Yesterday’s post on Bryan Anderson triggered a small flood of requests for projections for other “neglected” catching prospects. I’m not going to respond to most of these; there are usually good reasons if a player is not in the system. But one guy I thought was worth spinning PECOTA’s wheels on was Max Ramirez, the catching prospect acquired by the Indians in the Bob Wickman deal.
Ramirez doesn’t have a player card up yet, but if he did you’d see some fairly impressive raw totals; he’s a lifetime .303/.401/.481 hitter in the minor leagues. The problem is with the way that Ramirez has been putting up those numbers. A large part of his value comes from his high walk rate, but he hasn’t been young for his levels and he strikes out a lot, which suggests that a lot of those walks result from exploiting weak A-Ball pitching, rather than a core competency for pitch recognition.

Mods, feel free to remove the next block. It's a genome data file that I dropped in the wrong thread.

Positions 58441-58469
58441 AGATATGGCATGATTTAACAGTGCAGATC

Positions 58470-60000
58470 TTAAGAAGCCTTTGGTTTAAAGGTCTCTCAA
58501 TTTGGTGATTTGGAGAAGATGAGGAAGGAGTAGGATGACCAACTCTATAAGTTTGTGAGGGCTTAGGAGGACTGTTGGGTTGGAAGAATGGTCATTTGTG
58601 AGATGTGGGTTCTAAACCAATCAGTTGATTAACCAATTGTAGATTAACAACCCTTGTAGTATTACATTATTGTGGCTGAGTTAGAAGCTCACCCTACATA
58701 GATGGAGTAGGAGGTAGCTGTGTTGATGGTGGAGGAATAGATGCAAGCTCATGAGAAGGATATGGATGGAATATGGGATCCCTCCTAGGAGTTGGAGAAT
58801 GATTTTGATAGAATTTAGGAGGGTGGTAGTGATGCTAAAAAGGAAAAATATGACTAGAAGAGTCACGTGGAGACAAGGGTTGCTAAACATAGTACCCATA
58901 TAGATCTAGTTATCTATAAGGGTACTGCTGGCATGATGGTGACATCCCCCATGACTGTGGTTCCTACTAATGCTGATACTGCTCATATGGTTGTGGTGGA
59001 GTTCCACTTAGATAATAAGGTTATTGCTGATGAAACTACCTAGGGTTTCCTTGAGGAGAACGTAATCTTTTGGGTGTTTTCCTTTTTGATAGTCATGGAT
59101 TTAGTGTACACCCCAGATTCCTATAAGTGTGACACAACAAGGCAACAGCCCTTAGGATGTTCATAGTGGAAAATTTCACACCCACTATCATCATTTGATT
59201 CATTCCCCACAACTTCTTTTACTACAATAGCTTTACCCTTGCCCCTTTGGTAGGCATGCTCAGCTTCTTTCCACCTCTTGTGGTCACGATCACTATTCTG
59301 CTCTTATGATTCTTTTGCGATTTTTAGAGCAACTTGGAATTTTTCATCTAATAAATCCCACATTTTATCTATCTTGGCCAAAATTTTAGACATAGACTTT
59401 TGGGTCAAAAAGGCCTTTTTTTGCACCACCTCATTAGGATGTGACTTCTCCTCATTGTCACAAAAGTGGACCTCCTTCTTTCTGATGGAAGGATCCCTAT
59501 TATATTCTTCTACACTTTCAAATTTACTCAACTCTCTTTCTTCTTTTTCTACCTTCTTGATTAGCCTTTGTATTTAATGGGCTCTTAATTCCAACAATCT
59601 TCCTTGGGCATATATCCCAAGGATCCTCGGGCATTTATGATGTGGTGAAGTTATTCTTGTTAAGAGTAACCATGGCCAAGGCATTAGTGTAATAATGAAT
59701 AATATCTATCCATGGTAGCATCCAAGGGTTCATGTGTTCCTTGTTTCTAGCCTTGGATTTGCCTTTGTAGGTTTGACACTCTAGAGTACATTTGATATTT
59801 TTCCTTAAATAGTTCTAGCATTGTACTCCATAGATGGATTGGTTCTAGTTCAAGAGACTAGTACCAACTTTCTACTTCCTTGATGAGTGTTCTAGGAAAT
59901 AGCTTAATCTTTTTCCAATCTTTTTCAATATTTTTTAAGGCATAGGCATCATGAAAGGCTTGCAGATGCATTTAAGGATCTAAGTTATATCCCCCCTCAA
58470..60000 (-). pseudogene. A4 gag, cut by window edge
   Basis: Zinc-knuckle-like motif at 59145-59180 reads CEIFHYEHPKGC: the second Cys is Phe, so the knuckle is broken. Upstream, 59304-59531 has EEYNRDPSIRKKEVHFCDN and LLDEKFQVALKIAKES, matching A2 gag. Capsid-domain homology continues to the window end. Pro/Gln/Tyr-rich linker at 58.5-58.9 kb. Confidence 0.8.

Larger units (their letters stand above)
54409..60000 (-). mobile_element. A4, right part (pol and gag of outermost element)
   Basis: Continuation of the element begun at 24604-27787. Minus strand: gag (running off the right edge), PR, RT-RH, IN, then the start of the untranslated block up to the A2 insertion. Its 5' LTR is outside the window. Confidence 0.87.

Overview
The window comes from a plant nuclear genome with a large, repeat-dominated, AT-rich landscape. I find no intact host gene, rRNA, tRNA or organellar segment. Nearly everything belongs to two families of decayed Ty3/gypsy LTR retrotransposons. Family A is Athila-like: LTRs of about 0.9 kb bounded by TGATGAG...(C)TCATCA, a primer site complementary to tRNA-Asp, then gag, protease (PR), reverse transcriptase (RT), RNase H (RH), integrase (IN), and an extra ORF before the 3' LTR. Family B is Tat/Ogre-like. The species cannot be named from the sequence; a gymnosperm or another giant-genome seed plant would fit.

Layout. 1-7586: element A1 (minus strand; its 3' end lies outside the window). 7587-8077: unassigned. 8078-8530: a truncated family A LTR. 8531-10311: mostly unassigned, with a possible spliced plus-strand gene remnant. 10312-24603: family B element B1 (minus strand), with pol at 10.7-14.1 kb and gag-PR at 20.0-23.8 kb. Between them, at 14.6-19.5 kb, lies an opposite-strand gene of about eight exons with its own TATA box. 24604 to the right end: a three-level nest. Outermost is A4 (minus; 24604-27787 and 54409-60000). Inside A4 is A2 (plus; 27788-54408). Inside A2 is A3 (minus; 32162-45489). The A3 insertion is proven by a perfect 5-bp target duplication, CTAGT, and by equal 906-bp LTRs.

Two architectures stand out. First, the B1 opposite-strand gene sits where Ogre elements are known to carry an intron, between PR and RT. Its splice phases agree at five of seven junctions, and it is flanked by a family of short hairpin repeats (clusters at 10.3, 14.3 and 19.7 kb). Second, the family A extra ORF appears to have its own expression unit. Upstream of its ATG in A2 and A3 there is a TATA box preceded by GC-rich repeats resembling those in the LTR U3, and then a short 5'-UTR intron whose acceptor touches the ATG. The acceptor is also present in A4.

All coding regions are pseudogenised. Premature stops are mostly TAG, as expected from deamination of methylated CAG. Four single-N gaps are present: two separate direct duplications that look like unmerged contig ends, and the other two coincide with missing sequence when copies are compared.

The other issue is that Ramirez may not really be a catcher. He spent as much time at DH last year as he did behind the plate, and his defense was not very good when he played, yielding -8 fielding runs in just 53 games played. Essentially, this is the George Kottaras skill set, and indeed Kottaras rates as Ramirez’ #2 comparable (#1 is Curtis Thigpen, but Thigpen’s defense is a lot better). Ramirez’ Upside score of 38.7 also puts him right in Kottaras’ neighborhood. PECOTA does think that Ramirez can cut down on his strikeout rate and produce some reasonable batting averages — his .265/.345/.400 age-26 batting line doesn’t look too bad — but that doesn’t solve the problem of his being a ‘tweener. Think Ryan Garko with less power; I’ll pass.